Pro tip: As important as predictability is, be careful about scheduling promotional emails too predictably. Promoting a sitewide sale at the end of every month trains your subscribers to buy only at the end of every month.
Deciding on email cadence
Taken together, the frequency, day of the week and time of day you mail add up to your email cadence.
Just as one size does not fit all for a brand’s marketing calendar, the same applies to cadence. When and how often you mail will affect your critical open rate and click-through rate.
If your brand is new to email marketing and hasn’t yet created a calendar, it’s unlikely you’ll find your optimal email cadence immediately.
Luckily, most ESPs make it easy to test your cadence variables. You’re not satisfied with your results when you mail your weekly newsletter every Thursday at 8 a.m.? Try Tuesday at 8 a.m. (or Wednesday at 1:00 PM) instead.
Pro tip: Sometimes your industry’s habits suggest the best day of the week to mail. For instance, the publishing industry publishes new books on Tuesdays. So, many publishers and booksellers schedule their weekly newsletter to mail on Tuesdays as well.
What are leading brands up to?
Of course, other factors besides email cadence can influence your open rate and click-through rate.
Chances are leading brands are mailing to your subscribers, too. There’s no shortage of broadcast emails landing in inboxes every day.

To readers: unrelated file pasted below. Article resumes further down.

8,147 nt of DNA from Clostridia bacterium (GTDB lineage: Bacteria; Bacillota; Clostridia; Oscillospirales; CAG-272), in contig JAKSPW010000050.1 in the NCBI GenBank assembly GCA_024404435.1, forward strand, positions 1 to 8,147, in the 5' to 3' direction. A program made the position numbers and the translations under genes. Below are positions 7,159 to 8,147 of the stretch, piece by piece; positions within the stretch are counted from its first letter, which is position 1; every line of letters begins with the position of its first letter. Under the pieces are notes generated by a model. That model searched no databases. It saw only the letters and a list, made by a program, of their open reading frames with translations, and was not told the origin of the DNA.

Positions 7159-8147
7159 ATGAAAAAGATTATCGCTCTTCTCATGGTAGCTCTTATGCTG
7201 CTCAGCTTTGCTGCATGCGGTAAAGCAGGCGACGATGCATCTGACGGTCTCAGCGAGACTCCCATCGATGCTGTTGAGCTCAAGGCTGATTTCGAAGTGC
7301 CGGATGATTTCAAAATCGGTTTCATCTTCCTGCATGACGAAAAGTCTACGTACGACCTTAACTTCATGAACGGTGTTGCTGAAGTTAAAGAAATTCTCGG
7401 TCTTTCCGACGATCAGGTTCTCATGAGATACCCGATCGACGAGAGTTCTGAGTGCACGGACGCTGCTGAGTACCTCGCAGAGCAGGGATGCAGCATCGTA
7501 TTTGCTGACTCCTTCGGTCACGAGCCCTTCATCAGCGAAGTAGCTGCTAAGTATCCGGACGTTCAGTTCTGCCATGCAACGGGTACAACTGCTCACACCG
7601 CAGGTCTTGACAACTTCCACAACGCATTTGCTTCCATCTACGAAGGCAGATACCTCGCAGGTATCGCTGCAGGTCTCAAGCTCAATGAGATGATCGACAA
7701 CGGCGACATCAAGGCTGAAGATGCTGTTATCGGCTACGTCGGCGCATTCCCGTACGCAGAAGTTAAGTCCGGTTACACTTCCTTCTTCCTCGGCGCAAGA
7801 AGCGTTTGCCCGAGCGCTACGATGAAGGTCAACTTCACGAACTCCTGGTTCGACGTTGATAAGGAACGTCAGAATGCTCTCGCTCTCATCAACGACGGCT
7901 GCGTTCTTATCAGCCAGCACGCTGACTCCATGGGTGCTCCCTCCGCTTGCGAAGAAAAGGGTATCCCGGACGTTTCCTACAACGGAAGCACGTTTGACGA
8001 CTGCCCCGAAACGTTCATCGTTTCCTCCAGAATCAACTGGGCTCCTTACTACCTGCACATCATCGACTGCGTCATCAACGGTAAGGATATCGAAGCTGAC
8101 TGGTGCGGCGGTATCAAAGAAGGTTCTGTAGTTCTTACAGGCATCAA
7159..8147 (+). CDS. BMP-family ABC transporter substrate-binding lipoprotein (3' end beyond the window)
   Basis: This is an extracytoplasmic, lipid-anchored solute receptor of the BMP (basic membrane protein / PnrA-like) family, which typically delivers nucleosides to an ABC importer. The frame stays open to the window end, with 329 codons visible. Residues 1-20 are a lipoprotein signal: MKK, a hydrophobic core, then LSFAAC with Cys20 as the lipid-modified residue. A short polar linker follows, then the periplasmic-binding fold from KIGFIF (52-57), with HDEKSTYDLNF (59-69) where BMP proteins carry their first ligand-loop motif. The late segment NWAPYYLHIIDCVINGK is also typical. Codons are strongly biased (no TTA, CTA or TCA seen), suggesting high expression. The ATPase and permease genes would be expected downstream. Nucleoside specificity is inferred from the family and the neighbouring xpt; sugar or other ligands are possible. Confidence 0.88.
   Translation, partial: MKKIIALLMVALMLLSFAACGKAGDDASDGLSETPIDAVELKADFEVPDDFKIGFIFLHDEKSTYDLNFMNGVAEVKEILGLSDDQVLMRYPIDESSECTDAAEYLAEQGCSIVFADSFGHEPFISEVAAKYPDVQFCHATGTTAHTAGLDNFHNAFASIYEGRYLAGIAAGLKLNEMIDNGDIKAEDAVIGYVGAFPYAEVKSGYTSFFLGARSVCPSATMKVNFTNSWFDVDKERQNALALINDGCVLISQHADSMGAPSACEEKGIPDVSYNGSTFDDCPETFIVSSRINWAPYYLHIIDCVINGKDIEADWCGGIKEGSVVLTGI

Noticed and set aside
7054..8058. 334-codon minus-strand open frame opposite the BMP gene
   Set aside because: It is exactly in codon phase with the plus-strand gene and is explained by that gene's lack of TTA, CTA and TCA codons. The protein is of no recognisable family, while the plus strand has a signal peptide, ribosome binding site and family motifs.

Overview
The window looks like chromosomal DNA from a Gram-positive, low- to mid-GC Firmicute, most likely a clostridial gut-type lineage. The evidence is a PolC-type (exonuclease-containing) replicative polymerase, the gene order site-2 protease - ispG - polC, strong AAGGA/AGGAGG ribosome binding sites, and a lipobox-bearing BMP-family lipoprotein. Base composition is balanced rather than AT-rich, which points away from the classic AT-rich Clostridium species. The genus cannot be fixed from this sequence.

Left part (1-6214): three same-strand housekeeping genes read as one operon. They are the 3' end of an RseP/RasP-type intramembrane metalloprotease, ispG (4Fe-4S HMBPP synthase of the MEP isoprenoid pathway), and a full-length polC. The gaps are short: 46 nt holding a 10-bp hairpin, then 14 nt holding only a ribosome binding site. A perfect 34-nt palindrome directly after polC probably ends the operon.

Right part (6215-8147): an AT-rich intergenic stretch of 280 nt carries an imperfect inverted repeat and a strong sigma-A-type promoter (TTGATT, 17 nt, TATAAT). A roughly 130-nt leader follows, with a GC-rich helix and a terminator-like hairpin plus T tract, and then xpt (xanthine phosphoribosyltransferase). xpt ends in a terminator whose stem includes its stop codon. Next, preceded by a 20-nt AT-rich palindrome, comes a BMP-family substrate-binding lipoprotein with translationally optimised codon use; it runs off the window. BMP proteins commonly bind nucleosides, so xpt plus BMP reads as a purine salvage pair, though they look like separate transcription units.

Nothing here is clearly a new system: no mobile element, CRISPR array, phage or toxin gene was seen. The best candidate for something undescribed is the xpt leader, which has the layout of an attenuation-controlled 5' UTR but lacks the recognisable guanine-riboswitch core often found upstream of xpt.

So, you might wonder: What are these brands up to? If you could get a look at their email schedules and know their email cadence, you’d have valuable clues for constructing (or revising) your own.
You’d also have an inside track on more than the day of the week and time of day your rivals send email. You’d know when they run promotions. How deeply they discount. How often they offer free shipping. Which holidays they take advantage of.
Details like these can inform your marketing calendar, too.
Which brings us to MailCharts.
We’re made for calendar building
MailCharts offers a wide-ranging view of the marketing calendars of thousands of brands.
Let’s imagine your company is a startup that makes athletic shoes. You’d probably like your email marketing calendar to take into account what Skechers or Nike or New Balance is doing.
Turn to our Calendar View. You can see what Skechers was up to in May:
At a glance, Calendar View lets you:
- See how Skechers (or any brand) approaches popular holidays: May the Fourth Be With You, Cinco de Mayo, Mother’s Day, Memorial Day
- Review the opening words of every email’s subject line, demonstrating in this case how aggressively Skechers emailed (18 times) and offered discounts (at least 11 times) throughout the month
- Note that Skechers sent personalized emails (on May 8 and May 27) to encourage recipients to celebrate their birthday with a Skechers gift